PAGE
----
“If they have the opportunity to generate revenue that could be applied toward expanding the airport, the terminal, the taxiways, that’s the way to do it, and I would be strongly in favor,” Leffingwell said. “And I believe we need more parking at the airport.”

Passenger traffic at the airport, after slumping in 2009 during the economic slowdown, has increased every year since. The airport had 9.43 million people board or land in 2012, and traffic through the first four months of 2013 is up 5 percent. May traffic was even better, with 7 percent more passengers than in May 2012. A 6 percent growth rate for the year would put traffic right at 10 million.

That would be exactly 50 percent more than the airport’s first year, 1999.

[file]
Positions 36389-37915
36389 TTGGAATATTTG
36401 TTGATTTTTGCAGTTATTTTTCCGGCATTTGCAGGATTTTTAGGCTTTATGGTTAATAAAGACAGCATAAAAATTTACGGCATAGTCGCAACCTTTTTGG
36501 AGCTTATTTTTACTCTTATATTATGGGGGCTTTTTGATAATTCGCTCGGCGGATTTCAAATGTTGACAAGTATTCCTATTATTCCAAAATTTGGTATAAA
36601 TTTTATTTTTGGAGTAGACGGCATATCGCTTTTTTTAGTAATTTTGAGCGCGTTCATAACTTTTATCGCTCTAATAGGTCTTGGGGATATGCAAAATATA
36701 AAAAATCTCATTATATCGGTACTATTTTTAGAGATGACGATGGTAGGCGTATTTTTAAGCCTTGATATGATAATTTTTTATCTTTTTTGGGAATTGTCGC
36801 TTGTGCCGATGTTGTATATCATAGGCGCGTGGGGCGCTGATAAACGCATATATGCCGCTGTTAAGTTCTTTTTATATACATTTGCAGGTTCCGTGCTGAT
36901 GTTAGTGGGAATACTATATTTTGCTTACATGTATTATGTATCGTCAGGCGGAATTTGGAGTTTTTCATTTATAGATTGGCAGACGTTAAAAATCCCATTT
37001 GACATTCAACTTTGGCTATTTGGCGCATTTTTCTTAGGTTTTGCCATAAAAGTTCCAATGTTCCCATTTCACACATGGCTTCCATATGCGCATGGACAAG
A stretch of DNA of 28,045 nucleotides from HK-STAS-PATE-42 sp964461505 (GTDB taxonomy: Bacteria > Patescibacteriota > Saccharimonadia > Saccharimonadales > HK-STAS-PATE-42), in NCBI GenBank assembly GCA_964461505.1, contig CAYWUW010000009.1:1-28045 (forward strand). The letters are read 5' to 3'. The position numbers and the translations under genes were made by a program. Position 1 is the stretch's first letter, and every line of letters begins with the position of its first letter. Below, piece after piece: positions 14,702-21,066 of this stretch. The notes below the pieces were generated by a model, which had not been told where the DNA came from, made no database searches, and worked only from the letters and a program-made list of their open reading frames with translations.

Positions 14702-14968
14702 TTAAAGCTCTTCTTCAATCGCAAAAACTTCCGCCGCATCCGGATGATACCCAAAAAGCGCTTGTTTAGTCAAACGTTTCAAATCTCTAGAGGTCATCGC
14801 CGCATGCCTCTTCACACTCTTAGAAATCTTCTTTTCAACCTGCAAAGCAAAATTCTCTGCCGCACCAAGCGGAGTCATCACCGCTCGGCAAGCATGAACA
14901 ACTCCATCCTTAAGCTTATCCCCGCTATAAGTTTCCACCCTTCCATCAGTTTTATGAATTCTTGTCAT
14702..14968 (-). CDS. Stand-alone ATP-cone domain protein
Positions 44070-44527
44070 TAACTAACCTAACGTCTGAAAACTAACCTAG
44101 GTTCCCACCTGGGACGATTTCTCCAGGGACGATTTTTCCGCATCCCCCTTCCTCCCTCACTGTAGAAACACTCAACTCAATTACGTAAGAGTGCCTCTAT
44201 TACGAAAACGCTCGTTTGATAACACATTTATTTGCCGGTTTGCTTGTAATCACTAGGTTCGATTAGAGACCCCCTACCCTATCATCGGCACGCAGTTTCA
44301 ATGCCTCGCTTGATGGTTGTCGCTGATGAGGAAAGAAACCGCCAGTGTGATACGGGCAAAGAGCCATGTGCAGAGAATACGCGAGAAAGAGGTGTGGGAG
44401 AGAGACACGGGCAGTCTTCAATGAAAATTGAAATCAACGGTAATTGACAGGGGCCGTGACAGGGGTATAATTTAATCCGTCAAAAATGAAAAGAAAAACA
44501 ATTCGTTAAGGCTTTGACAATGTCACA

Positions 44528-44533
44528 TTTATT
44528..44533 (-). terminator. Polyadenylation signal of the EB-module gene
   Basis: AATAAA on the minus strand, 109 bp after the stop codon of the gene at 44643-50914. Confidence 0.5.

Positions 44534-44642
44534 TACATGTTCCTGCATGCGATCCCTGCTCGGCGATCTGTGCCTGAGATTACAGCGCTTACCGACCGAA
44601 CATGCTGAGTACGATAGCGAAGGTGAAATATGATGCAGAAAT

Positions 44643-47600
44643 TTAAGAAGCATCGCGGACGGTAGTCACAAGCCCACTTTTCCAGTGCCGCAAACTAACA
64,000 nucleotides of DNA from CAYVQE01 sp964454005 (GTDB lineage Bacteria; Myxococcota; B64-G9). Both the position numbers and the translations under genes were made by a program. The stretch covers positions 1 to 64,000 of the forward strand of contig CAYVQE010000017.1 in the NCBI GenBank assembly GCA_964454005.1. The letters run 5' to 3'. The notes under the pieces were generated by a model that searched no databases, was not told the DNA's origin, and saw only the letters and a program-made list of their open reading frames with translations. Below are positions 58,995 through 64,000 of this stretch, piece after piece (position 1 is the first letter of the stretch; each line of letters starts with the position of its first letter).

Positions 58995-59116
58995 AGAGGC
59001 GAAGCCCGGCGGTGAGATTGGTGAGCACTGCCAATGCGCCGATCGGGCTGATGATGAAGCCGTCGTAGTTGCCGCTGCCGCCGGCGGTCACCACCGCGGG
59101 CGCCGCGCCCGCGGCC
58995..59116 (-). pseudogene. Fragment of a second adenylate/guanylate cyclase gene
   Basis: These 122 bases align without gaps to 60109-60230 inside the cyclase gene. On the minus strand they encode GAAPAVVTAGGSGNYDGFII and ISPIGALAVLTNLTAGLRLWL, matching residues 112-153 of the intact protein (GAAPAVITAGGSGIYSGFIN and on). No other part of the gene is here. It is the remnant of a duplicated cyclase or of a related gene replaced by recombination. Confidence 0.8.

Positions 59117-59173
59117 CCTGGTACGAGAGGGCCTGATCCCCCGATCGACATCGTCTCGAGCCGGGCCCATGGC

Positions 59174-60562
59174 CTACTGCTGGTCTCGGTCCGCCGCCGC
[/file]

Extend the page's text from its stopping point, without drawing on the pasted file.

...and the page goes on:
As for parking, the airport’s current capacity is 11,874, about 750 spaces below the peak demand during certain holidays and large community events such as the South by Southwest festivals, according to a consultant study done for the city in January. The report said that the off-site operators, the Parking Spot and Airport Fast Park, had another 4,900 spaces at that point and that Fast Park had broken ground on a 3,600-space addition.

The city is already expanding parking capacity under a deal with the airport’s rental car companies. Upon completion of a garage under construction just north of the existing garage, as well as two surface lots that the airport is funding, public parking capacity will increase by about 4,000 spaces.